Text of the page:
1. Intervention

Even the most positive workplace leader cannot change the factors that may be harming his employees’ wellbeing outside of the office. However, much the way that schools are often where children are best targeted for public health initiatives, so too can the workplace be a highly effective place to reach adults who are suffering.

“Organizational leaders could act as resource facilitators—assisting individuals who were struggling to (a) recognize that additional help was required, (b) identify the resources that were available to them in the organization, and (c) to access those resources,” Kelloway writes.

However, leaders need to be equipped with a type of mental health first aid system by which to positively intervene. After all, most managers in the corporate world are not trained mental health counselors who are capable of identifying or intervening in an employee’s personal crisis. To assist in this regard, Kelloway and his colleagues designed a three-hour training session for organizational leaders to identify and address some of the most frequent mental health problems. Then, the training program helps leaders learn to assist employees in accessing the resources available to them through their corporations.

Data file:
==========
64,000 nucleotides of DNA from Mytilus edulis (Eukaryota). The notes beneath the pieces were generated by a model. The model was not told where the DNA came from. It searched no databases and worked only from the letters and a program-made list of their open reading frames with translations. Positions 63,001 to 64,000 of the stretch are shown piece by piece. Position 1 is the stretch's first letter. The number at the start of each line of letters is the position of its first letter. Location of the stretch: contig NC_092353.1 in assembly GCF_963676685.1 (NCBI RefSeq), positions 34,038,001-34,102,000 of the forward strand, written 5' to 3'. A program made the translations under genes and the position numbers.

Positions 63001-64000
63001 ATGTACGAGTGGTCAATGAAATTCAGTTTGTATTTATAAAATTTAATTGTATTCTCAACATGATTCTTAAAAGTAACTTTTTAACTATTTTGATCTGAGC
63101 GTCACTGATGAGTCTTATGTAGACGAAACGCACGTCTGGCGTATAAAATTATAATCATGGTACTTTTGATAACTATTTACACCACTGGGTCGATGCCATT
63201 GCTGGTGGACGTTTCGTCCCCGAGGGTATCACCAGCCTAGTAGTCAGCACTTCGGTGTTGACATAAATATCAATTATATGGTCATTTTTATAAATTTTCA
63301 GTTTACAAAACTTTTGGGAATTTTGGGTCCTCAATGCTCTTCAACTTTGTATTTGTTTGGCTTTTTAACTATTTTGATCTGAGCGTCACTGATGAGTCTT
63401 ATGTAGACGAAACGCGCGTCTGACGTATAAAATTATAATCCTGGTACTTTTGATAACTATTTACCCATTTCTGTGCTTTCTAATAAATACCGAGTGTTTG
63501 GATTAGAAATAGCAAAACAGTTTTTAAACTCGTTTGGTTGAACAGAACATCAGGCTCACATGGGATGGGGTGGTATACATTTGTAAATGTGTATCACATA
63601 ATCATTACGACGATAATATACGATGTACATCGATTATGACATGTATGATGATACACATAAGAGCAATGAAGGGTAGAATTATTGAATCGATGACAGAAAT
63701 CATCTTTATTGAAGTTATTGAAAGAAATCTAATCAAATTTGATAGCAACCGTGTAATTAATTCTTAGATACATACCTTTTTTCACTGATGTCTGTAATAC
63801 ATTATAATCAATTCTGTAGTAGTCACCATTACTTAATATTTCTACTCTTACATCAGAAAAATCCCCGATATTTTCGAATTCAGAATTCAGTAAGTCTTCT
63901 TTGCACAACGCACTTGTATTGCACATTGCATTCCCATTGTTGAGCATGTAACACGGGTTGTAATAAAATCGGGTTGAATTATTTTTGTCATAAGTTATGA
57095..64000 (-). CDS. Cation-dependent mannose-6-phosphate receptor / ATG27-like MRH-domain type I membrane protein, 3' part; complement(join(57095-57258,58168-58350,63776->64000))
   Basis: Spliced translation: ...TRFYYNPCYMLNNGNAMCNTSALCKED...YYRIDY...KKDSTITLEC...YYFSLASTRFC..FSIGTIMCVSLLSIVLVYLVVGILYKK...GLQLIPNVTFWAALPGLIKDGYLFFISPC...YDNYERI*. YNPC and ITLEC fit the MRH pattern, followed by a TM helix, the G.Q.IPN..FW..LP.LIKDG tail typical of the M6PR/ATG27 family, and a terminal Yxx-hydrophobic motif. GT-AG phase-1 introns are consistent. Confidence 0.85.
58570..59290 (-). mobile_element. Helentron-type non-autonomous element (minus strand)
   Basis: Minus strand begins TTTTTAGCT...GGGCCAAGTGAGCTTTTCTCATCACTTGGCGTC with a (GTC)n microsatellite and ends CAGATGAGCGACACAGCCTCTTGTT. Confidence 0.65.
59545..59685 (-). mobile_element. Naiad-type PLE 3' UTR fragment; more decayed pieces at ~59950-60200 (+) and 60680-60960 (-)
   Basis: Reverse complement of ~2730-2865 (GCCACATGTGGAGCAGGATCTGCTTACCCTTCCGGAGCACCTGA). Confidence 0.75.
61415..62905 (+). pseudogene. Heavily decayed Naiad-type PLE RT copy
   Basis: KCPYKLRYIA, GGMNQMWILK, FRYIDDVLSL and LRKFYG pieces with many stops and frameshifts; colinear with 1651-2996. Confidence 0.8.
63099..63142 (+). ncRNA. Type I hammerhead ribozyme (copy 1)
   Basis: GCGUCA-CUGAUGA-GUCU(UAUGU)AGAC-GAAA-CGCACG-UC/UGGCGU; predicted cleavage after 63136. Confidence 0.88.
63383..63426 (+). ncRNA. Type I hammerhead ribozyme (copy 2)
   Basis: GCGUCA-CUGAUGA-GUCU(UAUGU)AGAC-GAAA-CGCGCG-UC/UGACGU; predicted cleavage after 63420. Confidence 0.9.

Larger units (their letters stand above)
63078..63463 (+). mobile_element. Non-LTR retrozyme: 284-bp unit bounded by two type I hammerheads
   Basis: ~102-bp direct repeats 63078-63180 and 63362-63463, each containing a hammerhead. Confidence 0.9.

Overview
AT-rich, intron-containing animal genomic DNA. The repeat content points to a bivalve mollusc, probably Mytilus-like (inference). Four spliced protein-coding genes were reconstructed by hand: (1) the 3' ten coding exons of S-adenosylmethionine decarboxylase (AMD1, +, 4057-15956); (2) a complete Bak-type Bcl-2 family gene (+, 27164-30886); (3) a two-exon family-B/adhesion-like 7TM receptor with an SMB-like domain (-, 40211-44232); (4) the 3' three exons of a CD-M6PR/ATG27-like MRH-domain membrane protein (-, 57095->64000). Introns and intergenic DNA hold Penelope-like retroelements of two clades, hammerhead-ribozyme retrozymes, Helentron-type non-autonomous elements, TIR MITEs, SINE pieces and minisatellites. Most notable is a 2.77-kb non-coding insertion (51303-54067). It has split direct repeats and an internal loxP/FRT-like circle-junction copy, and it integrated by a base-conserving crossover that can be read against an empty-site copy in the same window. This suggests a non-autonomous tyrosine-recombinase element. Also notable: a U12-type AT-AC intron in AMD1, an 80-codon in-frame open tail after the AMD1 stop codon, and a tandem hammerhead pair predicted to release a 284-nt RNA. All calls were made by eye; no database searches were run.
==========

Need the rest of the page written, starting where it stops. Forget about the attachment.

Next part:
“We focused on training leaders for several reasons. First, as previously reviewed we know that the supervisor–employee relationship is important to maintaining positive employee health and well-being. Second, supervisors are typically in frequent contact with employees and in a position to notice variations in workplace behavior. Early detection and intervention improves the prognosis for mental health problems,” Kelloway writes.

  1. Accommodation

In devising a system for employers to help workers with mental health disorders, Kelloway reviewed the literature detailing how to help employees who are physically disabled. Kelloway utilized this existing knowledge to address the two biggest challenges of accommodating workers with mental health challenges: bringing them back into the workplace after a leave of absence and keeping them from needing to take a leave of absence in the first place.

“There is some guidance to be had from the extensive literature dealing with physical disabilities. A systematic review of the return to work literature suggested several practices that lead to successful return to work programs. The availability of alternative work assignments or work accommodations, the use of a return to work coordinator, early and considerate contact with the employee when they go off on leave, and well-established channels of communication between the workplace and health care providers all appear to be related to early and successful return to work,” Kelloway explains.

Given the amount of time spent in the office, the workplace is a highly effective place to tackle mental health issues. By taking a three-pillar approach that integrates prevention, intervention and accommodation methods, Kelloway believes that organizations can better address this growing concern and keep productivity and morale at an all time high.